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After Weaponizing Evolution, New Atheists Are Unhappy with Results

Photo credit: Fronteiras do Pensamento [CC BY-SA 2.0], via Wikimedia Commons.

Richard Dawkins says he finds it “depressing” that people now think he’s “right-wing,” even a “right-wing extremist,” because he’s anti-woke. “I’ve never been right-wing,” he protested to a sympathetic interviewer. “I’ve voted Left all my life.” I believe him.

But isn’t it interesting how some of the New Atheists have turned rather … quaint in recent years. Jerry Coyne, anti-woke atheist biologist and author of Faith Versus Fact: Why Science and Religion Are Incompatible, comes to mind as another example. Sam Harris, too. I bet Christopher Hitchens would be in the same boat if he were alive. They thought that by weaponizing evolution and related ideas against religious faith they could fatally wound religion while leaving civilization intact — when civilization, and science, in the West had been nurtured by faith from the beginning. 

Return of the “Ferocious Divinities”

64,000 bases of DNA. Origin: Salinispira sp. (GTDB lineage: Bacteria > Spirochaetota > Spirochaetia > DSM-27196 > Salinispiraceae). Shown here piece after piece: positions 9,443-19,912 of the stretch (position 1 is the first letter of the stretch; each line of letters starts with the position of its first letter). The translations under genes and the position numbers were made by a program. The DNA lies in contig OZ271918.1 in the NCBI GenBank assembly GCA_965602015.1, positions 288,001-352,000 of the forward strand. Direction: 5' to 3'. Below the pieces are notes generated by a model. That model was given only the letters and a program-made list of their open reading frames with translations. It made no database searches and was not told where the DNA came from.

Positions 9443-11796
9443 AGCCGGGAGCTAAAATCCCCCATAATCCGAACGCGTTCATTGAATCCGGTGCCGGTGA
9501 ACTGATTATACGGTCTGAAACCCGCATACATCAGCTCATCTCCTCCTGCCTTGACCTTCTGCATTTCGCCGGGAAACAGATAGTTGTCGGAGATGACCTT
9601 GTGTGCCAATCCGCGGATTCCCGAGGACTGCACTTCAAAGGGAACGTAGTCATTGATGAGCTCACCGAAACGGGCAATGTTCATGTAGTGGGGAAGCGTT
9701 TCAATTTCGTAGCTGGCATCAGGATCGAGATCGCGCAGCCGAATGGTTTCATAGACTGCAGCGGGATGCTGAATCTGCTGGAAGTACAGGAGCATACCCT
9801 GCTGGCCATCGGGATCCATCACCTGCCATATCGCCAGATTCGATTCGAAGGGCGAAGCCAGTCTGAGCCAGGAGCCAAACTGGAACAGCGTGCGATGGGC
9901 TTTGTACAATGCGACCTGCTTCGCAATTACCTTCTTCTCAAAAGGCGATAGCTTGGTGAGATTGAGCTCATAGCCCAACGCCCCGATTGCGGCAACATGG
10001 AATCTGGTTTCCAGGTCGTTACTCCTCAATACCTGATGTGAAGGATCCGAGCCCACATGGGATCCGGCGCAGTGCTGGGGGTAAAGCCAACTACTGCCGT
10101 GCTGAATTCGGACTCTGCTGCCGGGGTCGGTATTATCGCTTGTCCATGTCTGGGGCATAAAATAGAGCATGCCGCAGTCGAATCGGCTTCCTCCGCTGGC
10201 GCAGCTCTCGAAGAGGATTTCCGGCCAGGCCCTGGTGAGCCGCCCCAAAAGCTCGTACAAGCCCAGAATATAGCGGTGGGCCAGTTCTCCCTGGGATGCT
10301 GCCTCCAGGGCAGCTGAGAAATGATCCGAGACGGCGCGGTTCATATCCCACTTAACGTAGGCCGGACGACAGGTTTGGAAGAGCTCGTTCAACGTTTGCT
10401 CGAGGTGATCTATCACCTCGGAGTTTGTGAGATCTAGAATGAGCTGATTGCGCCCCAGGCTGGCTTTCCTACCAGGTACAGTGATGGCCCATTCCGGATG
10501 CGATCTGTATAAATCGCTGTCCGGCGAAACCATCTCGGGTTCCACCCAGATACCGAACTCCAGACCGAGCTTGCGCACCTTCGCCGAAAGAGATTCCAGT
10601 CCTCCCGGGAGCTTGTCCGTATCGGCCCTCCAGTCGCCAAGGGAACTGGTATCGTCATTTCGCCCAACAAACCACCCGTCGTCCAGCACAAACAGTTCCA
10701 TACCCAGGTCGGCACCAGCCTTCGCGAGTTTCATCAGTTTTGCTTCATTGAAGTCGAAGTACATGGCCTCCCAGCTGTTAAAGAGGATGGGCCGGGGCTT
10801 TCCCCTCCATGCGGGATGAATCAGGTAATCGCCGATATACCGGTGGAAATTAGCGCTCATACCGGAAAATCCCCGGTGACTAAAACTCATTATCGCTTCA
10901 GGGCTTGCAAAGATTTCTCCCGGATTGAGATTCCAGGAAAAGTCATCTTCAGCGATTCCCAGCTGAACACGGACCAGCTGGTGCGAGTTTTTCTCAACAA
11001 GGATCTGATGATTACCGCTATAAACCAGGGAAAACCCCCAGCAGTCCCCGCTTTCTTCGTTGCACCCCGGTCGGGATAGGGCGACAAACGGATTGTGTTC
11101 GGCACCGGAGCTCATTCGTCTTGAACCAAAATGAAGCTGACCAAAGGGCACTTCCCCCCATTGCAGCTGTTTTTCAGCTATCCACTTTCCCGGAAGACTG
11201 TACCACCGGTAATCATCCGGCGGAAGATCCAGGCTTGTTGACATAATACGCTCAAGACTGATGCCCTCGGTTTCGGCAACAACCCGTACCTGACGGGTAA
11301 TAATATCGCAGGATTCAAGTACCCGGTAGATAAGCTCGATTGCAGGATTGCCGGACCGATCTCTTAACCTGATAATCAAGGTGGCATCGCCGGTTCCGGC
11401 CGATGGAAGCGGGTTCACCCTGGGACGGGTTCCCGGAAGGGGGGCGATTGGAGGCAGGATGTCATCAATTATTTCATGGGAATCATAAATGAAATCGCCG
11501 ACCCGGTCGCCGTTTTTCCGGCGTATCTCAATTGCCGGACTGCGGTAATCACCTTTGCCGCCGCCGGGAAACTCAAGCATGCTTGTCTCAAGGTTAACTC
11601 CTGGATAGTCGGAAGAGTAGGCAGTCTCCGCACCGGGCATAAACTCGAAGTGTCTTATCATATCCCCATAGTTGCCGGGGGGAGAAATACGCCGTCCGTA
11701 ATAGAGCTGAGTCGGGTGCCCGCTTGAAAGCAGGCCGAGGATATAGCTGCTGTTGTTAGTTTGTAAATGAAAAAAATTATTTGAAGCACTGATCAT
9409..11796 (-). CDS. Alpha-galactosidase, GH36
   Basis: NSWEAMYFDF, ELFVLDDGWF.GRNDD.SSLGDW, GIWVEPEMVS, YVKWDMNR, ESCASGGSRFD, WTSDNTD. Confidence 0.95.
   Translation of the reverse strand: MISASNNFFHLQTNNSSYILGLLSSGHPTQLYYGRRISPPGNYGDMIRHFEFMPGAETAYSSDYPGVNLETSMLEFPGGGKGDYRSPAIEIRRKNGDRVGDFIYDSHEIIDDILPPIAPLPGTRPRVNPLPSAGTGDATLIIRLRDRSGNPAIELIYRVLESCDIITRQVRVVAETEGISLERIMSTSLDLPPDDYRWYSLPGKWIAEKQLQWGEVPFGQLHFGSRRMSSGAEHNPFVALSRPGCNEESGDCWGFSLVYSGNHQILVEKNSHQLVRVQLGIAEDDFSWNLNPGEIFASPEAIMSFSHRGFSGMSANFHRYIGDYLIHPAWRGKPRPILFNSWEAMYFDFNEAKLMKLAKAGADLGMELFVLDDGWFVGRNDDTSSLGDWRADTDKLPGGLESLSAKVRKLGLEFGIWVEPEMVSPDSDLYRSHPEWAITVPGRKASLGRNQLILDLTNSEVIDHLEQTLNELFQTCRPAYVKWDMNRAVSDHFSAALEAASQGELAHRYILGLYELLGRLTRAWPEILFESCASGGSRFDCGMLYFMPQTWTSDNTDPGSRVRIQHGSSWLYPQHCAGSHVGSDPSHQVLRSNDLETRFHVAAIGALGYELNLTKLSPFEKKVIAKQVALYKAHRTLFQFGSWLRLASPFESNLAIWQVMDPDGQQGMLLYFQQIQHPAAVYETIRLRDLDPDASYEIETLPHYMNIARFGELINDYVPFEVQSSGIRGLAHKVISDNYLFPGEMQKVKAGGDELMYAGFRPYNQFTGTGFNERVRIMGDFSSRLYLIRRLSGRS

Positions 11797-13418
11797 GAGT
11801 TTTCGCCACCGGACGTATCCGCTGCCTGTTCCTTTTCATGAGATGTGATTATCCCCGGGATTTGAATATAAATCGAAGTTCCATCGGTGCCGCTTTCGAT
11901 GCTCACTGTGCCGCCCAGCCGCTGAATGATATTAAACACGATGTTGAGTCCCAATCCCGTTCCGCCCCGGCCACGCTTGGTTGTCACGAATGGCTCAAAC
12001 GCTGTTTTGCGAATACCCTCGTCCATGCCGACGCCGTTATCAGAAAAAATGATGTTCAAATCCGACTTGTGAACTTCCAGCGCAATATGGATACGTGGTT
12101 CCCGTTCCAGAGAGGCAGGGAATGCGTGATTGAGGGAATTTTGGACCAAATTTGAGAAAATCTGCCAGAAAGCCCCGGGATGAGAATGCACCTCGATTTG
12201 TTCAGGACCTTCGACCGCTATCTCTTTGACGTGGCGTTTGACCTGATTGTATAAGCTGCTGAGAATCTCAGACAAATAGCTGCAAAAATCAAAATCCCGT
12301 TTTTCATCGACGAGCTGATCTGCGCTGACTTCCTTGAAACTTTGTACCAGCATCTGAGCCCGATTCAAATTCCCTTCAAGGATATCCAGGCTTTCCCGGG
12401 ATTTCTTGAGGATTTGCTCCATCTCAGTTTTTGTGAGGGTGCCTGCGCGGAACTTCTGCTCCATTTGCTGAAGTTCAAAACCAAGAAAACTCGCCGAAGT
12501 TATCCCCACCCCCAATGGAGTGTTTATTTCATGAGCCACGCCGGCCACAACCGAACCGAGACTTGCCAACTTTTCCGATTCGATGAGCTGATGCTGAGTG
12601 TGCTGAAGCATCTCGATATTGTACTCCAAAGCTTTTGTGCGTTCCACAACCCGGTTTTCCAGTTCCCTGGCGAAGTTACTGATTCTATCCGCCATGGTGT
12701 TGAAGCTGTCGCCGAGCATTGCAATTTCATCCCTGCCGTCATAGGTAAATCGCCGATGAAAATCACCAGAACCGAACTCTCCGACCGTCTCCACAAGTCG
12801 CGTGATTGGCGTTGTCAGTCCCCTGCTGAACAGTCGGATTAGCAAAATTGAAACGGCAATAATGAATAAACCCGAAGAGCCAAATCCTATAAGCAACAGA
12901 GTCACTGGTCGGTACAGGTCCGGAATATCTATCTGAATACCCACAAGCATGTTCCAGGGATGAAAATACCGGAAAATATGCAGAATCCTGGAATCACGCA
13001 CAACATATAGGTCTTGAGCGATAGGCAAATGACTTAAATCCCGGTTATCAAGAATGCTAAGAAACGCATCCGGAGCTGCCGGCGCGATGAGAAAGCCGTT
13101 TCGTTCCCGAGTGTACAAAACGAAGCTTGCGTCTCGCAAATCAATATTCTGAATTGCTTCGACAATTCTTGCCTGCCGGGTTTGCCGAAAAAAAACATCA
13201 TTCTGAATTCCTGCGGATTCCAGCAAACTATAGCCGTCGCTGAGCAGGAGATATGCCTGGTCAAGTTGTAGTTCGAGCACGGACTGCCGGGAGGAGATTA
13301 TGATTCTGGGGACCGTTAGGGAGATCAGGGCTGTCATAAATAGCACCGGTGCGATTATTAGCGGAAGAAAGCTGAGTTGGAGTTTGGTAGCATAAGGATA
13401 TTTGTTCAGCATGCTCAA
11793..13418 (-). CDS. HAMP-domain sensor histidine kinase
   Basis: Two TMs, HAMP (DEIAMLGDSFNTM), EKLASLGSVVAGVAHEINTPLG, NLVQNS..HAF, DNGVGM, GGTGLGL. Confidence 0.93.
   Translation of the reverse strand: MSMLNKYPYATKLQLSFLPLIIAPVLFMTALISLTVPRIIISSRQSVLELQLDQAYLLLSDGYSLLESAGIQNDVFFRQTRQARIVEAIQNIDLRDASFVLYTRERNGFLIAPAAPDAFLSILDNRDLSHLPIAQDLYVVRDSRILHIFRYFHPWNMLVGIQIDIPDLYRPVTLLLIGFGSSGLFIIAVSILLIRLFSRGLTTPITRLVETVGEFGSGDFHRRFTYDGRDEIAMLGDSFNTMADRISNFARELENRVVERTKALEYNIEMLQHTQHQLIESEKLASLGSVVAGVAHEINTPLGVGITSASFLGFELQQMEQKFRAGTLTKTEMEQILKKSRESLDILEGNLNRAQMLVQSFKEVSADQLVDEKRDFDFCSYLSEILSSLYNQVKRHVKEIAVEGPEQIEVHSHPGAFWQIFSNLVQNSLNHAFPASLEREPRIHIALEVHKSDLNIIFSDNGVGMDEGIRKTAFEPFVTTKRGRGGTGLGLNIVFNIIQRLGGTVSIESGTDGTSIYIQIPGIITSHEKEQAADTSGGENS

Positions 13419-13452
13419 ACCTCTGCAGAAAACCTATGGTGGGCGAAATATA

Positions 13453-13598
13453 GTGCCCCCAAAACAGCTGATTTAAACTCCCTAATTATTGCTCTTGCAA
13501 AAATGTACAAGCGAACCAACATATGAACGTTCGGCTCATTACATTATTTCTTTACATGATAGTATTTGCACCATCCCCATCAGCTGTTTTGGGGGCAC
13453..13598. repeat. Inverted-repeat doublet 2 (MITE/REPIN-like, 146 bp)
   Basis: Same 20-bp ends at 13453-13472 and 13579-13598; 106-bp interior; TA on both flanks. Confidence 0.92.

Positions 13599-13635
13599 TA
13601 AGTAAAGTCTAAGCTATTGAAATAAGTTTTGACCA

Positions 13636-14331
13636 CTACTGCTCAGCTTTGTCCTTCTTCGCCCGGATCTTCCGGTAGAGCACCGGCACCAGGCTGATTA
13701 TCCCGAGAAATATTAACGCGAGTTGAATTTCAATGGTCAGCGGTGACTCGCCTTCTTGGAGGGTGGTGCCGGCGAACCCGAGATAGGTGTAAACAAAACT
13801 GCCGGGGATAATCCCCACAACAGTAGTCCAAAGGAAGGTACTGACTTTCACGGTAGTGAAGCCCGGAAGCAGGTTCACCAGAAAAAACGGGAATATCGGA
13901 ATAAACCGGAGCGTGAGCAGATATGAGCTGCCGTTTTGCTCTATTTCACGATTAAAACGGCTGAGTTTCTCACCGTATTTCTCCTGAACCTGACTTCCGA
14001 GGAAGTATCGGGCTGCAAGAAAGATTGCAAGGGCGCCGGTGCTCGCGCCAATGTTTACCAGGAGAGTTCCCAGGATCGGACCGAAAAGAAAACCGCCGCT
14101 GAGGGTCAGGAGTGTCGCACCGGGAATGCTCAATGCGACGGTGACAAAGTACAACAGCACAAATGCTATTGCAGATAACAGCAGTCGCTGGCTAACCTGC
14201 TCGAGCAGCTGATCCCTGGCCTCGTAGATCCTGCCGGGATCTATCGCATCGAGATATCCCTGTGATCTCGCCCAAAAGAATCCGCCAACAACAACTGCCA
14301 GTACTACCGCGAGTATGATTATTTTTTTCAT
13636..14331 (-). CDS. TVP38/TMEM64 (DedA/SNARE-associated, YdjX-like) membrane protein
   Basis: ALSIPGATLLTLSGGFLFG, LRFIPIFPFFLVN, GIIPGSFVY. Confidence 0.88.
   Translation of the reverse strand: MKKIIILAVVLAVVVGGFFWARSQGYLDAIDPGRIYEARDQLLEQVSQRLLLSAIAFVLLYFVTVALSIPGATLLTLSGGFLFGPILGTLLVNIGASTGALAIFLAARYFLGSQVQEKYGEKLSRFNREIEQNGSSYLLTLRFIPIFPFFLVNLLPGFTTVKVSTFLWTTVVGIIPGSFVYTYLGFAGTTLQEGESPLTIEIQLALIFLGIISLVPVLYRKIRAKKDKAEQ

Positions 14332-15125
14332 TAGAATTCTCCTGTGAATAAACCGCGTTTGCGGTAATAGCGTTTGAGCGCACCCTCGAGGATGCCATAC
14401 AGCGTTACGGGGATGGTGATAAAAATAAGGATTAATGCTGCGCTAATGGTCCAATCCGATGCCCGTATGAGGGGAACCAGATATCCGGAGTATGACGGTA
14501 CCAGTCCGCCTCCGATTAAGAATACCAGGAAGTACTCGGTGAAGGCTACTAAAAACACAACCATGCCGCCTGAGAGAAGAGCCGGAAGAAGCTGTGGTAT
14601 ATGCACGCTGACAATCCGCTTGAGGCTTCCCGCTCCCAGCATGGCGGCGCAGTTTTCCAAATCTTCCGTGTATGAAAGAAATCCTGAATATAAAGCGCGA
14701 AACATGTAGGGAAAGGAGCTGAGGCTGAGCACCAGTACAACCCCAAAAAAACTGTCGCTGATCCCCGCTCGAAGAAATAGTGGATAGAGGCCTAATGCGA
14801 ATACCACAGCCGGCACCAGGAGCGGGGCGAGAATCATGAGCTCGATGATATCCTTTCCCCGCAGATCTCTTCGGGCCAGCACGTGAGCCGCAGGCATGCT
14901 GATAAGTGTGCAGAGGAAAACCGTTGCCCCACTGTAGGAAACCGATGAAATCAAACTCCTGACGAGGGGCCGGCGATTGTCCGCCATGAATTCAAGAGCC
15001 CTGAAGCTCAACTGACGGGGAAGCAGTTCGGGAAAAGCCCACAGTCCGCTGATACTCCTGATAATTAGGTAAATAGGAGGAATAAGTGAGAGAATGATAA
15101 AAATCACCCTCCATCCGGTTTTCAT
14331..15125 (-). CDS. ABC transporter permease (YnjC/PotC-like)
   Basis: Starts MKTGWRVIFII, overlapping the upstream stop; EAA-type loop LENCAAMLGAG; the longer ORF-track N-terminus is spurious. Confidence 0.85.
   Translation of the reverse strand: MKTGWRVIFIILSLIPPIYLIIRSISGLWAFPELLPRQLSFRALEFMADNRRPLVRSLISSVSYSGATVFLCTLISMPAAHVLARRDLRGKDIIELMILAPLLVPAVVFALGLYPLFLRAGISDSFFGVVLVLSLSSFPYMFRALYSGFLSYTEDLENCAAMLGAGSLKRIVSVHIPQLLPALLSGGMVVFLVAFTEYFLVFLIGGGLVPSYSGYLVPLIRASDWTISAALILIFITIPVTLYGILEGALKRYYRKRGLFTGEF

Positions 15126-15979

Oh, the New Atheists were wrong, and the French philosopher René Girard, who died in 2015, could have told them they were. He wrote in a 1996 essay:

There is great irony in the fact that the modern process of stamping out religion produces countless caricatures of it. We are often told that our problems are due to our inability to shake off our religious tradition but this is not true. They are rooted in the debacle of that tradition, which is necessarily followed by the reappearance in modern garb of more ancient and ferocious divinities rooted in the mimetic process.

The different species of madness of our time, to which we attach the label “woke,” are just those returned “ferocious divinities” that arose and took control of about half the culture after the forces that hate tradition had made serious inroads. Poor Dawkins thought that success could be cost-free. His book The God Delusion came out in 2006 and the culture has altered radically since then, almost beyond recognition. Of course, that’s not only because of his book. He’s now living, though, with the consequences that he helped to create. He’s not happy with all the results, which threaten to get even more extreme than they are now.